2. those that protect the confidential information of the parties that may be obtained or generated in carrying out the contract but cannot be specifically identified when the contract is entered into (referred to in the Order as 'other requirements of confidentiality').

    Provisions that protect the confidential information of the parties that may be obtained or generated in carrying out the contract are generally in the form of standard confidentiality provisions of a general nature.
  3. The reasons for inserting such clauses in contracts include:
    • ordinary commercial prudence that requires protection of trade secrets, proprietary information and the like; and/or
    • protection of other Australian Government material and personal information.

When identifying confidentiality provisions in contracts, agencies are also required to explain why each of these provisions have been included in the contracts.

The 'Presentation of confidentiality-related information on the Internet listing' section discusses how this information may be displayed on the listing.

Reporting of Confidentiality Agreements that are Negotiated After the Signing of the Contract

Any specific agreements for confidentiality that are reached after the signing of the original contract should be negotiated in line with the process set out through the contract, if applicable, and Finance's Confidentiality throughout the Procurement Cycle and Additional Reporting on Confidentiality. Upon the signed acceptance of the parties, the agreement will become part of the contractual arrangement and will therefore need to be referenced through the Internet listing.

The following matrix gives a summary of the contractual provisions that need to be identified in each listing (the name given to these provisions through the Order is provided in italics) along with the major reasons that these provisions may have been inserted. The `Standard types of confidential information´ section that follows discusses these reasons, including the appropriateness of such an approach, in more detail.

The following matrix gives a summary of the contractual provisions that need to be identified in each listing (the name given to these provisions through the Order is provided in italics) along with the major reasons that these provisions may have been inserted. The `Standard types of confidential information´ section that follows discusses these reasons, including the appropriateness of such an approach, in more detail.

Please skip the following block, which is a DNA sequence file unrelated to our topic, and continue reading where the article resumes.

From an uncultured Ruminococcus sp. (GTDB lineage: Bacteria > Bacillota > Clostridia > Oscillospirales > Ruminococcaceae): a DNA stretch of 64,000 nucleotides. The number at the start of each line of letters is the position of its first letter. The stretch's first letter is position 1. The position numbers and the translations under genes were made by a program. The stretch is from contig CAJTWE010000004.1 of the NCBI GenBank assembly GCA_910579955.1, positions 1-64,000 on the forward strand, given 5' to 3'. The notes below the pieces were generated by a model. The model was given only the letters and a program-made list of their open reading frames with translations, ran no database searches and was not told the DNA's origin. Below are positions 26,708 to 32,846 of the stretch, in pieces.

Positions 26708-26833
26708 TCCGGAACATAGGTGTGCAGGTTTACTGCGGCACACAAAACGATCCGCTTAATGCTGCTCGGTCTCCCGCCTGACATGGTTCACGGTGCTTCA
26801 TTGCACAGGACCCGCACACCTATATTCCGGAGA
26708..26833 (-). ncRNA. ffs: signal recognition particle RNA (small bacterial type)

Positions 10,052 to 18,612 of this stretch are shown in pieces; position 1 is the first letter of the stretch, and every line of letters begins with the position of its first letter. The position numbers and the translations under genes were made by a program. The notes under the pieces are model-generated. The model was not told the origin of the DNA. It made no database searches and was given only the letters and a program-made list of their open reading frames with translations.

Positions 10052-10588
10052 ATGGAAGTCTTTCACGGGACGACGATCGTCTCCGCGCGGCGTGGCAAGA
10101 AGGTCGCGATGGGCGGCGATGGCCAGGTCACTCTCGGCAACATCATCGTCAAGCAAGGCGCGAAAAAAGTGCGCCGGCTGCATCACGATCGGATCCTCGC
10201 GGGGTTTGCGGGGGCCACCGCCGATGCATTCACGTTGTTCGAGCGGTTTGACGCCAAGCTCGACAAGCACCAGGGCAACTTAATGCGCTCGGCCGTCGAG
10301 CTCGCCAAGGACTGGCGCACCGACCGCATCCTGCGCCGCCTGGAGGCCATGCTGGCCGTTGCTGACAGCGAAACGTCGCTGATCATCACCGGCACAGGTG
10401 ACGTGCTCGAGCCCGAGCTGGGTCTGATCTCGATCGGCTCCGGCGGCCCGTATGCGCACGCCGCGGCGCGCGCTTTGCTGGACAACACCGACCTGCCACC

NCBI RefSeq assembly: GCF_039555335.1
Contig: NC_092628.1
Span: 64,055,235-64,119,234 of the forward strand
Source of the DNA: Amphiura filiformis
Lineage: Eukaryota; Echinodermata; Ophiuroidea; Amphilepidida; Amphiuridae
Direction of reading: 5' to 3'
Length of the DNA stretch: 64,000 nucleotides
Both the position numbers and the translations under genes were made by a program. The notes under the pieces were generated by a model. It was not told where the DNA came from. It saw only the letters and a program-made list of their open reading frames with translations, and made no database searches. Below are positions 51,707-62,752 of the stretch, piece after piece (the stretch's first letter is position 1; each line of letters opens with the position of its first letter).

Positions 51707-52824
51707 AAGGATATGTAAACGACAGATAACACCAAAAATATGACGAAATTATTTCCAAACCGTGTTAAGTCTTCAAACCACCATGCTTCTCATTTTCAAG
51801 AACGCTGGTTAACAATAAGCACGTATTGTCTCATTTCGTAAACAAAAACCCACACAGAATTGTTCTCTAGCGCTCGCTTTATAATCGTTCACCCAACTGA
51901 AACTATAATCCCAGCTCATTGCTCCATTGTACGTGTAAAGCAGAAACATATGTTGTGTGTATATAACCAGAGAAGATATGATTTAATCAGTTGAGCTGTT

Contractual Provisions Matrix
Reason for confidentialityProvisions which make specific information in the contract confidential
(provisions requiring the parties to maintain confidentiality of any of its provisions)
Provisions which protect the confidential information of the parties that may be obtained or generated in carrying out the contract
(other requirements of confidentiality)
Trade secrets Yes Yes
Internal costing/profit information Yes No
Public interest Yes Yes
Statutory secrecy provision Yes Yes
Privacy Act 1998 Yes Yes
Other Yes Yes

As can be seen, the majority of the reasons can apply equally to the provisions that protect information inside and outside of the contract.

Handy Tips

Finance has released Guidance on Confidentiality of Contractors' Commercial Information which may be used by agencies in contract negotiations.

This guidance:

  • provides agencies with criteria based on legal principle to assist them to decide if it is appropriate to agree to treat specific commercial information as confidential;
  • provides an approach for agencies to use to resolve with tenderers/contractors whether commercial information will be treated as confidential; and
  • advises on the use of appropriate contractual terms for confidentiality purposes.

The criteria which form the foundation of this guidance are:

  • that the information to be protected must be identified in specific rather than global terms;
  • that the information must have the necessary quality of confidentiality;
  • that disclosure would cause detriment to the contractor or other third party; and
  • that the information was provided under an understanding that it would remain confidential.